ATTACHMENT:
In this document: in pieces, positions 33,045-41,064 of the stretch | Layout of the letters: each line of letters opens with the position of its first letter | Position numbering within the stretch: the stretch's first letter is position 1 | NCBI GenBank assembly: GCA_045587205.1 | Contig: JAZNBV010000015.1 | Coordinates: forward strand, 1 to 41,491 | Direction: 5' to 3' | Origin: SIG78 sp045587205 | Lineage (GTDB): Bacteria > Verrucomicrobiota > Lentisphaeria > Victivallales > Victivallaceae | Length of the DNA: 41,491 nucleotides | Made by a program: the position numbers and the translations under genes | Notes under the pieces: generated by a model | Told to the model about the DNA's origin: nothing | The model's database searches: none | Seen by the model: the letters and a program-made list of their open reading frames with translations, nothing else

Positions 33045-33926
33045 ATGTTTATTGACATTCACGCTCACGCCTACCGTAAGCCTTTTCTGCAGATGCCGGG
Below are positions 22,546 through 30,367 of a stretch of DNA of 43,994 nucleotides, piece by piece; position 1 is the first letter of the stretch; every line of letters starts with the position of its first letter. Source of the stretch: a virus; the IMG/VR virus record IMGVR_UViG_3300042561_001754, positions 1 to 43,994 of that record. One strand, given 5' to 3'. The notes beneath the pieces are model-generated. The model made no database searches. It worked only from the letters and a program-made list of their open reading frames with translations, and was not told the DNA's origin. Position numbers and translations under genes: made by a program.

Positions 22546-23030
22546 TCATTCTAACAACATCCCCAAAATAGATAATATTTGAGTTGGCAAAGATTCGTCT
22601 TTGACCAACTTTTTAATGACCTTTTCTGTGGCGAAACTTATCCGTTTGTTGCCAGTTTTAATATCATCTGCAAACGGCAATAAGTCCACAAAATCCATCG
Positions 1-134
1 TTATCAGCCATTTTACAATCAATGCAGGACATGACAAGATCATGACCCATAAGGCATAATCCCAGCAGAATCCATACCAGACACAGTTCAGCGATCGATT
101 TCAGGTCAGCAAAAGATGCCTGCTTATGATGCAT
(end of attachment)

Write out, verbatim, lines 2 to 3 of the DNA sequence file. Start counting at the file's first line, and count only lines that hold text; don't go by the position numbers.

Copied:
Positions 33045-33926
33045 ATGTTTATTGACATTCACGCTCACGCCTACCGTAAGCCTTTTCTGCAGATGCCGGG